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The NRA Is Wielding New Firepower in the Courts

Francis Wilkinson
The NRA Is Wielding New Firepower in the Courts

(Bloomberg Opinion) -- In an 86-page decision in March, U.S. District Judge Roger T. Benitez prevented the state of California from banning large capacity magazines for semiautomatic firearms. In the process, the judge demonstrated both the reflexive gun worship associated with the National Rifle Association and why the NRA’s grip on President Donald Trump – and some of the federal judges appointed by him -- promises to wreak havoc for years to come.

The case began with a legal challenge to California’s Proposition 63, a ballot initiative that called for background checks for ammunition purchases and a ban on possession of magazines that hold more than 10 rounds of ammunition. The initiative was approved overwhelmingly in 2016, with 63 percent of the state’s voters supporting it.

Popular will, of course, cannot subjugate a constitutional right. But the Supreme Court’s 2008 Heller ruling, which for the first time established an individual right to firearm possession, acknowledged the legitimacy of gun regulations as a matter of tradition, law and common sense. Nine states and the District of Columbia have enacted some kind of ban on large-capacity magazines. A handful of different U.S. courts of appeals have ruled that such bans are constitutional.

Prop 63 was devised to be squarely within the framework of Heller, regulating large-capacity magazines of the sort that turned a country music concert in Las Vegas in 2017 into a killing field as the shooter fired more than 1,100 rounds into the crowd. Likewise, in Newtown, Connecticut, in 2012, the killer who murdered 20 children and six adults used a Bushmaster AR-15 semiautomatic rifle equipped with 30-round magazines. He fired more than 150 rounds in less than five minutes.

Mass shootings do not cause as much death and injury as more routine manifestations of gun violence. But it takes a peculiar point of view to conclude, as Judge Benitez did, that they are an “exceedingly rare problem” in a nation renowned for the frequency and lethality of its mass shootings.

Throughout his ruling, the judge displays a disturbing allegiance to the talking points and undocumented assumptions of the gun lobby. He states that in making his ruling he relies only on “hard facts and reasonable inferences drawn from convincing analysis.”

But the entire ruling is a mockery of that standard.

It begins like a feature story in a gun publication, recounting lurid tales of crime victims who fired multiple shots in self-defense. Notably unstated, however, is whether the stories have any bearing on a 10-round limit.

Benitez proceeds to casually dismiss the research of some of the nation’s leading gun violence experts while bestowing his judicial seal of approval on a Republican politician’s whine about the horrors of regulation.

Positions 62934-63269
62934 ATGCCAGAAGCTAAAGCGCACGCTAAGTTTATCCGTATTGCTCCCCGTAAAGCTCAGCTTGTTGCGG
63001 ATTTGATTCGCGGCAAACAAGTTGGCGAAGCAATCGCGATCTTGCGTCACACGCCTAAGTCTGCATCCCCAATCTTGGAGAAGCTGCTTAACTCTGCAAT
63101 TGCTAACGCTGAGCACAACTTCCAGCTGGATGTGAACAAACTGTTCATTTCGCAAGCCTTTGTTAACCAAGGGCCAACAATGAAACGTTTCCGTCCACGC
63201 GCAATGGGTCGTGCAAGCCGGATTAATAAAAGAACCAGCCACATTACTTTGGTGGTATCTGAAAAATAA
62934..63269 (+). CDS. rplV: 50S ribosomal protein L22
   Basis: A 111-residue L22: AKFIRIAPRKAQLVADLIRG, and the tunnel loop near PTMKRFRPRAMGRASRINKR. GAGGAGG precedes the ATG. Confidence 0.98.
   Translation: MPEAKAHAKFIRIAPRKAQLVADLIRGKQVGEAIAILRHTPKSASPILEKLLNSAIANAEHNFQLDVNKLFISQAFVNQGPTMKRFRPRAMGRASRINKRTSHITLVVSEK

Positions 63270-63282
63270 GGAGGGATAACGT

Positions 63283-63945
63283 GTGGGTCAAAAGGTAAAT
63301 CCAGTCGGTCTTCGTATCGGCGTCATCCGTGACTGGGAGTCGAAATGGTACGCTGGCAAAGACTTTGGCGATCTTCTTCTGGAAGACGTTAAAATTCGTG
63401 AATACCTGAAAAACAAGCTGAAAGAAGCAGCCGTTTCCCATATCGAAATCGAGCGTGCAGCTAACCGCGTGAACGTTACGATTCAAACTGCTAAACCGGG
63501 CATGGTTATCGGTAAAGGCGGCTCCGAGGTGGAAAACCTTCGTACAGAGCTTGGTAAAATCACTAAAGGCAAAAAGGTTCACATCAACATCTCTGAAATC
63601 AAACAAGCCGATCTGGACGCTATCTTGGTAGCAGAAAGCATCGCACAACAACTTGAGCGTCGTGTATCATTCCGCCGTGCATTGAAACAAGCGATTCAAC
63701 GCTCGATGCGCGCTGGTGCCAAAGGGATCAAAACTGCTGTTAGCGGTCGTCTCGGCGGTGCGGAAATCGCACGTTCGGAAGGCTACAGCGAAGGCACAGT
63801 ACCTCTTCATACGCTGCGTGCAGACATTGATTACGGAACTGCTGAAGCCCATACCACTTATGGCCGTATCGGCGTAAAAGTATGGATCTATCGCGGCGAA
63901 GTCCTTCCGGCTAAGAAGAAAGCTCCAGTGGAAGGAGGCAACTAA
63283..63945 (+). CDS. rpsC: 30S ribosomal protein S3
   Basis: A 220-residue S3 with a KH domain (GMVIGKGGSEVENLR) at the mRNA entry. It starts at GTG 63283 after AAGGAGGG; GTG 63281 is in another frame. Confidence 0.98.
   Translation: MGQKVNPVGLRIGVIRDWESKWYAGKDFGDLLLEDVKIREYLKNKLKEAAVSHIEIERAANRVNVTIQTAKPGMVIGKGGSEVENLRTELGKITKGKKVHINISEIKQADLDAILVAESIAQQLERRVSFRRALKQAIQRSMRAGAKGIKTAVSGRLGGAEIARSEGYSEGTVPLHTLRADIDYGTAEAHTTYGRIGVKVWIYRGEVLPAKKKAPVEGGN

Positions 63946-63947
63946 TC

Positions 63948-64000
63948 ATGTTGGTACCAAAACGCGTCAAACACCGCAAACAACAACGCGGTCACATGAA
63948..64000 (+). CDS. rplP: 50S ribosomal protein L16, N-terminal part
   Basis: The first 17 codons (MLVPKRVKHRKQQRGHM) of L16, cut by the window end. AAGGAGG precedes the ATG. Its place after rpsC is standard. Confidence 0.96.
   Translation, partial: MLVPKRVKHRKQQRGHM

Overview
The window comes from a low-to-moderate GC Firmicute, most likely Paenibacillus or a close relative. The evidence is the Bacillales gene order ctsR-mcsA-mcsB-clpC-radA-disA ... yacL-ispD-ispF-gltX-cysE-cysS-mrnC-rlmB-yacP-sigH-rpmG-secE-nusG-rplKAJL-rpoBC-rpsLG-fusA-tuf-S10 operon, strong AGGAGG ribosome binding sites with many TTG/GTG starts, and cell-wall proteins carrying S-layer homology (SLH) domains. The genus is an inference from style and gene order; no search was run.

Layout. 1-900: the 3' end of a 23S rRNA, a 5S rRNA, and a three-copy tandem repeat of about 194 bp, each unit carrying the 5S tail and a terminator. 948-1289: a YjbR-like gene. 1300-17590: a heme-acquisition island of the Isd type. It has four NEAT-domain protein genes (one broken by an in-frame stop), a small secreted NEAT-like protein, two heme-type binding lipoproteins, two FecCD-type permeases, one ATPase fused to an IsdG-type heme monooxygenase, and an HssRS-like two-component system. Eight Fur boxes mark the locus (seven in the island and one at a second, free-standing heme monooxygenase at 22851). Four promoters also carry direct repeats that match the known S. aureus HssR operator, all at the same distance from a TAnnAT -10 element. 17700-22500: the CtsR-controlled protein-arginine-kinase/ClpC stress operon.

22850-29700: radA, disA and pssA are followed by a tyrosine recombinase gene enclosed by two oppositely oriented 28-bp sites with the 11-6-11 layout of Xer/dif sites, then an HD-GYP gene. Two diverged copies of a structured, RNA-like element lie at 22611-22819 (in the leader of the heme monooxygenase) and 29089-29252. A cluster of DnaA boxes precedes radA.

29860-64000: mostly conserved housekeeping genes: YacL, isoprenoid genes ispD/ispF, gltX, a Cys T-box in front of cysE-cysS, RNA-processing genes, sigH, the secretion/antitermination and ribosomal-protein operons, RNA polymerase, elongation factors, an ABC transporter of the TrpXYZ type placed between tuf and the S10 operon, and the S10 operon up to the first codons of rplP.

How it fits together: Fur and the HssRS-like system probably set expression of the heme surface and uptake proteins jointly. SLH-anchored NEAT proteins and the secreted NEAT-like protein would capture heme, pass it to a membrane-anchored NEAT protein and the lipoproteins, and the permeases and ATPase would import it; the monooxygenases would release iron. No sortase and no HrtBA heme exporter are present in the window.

The judge also cites a dubious study claiming that there are at least 2.2 million defensive gun uses by civilians each year, a conclusion that is widely disputed, including by Justice Department statistics.

Benitez complains that a 10-round magazine limit is arbitrary, then muses, without supporting evidence, that a 100-round magazine might be “uniquely dangerous.” He speculates that a ban on large-capacity magazines burdens “many” law-abiding Californians but offers no evidence.

Bizarrely, Benitez does not even accept that high-capacity magazines make guns more lethal by enabling shooters to continue firing without stopping to reload.

Some say that the use of “large capacity magazines” increases the lethality of gun violence. They point out that when large capacity magazines are used in mass shootings, more shots are fired, more people are wounded, and more wounds are fatal than in other mass shootings. That may or may not be true.

Although his ruling will likely be overturned by a higher court, Benitez’s trigger-happy logic may nonetheless be a harbinger.

The National Rifle Association invested at least $30 million – an unprecedented sum – in Trump’s election to the presidency. The gun lobby has been rewarded in part by the nominations Trump has made to federal courts, including the appointments of two pro-gun judges to the U.S. Supreme Court. (Justice Brett Kavanaugh’s resume includes one of the more unhinged Second Amendment opinions you’re likely to read.)

Benitez, who was appointed by President George W. Bush, may be an egregious case of a judge deeply in thrall to gun nuttery. He won’t be the last.

(Corrects reference in the subheadline to “high-capacity magazines” from “high-caliber magazines.”)

To contact the author of this story: Francis Wilkinson at fwilkinson1@bloomberg.net

To contact the editor responsible for this story: Katy Roberts at kroberts29@bloomberg.net

This column does not necessarily reflect the opinion of the editorial board or Bloomberg LP and its owners.

Francis Wilkinson writes editorials on politics and U.S. domestic policy for Bloomberg Opinion. He was executive editor of the Week. He was previously a writer for Rolling Stone, a communications consultant and a political media strategist.

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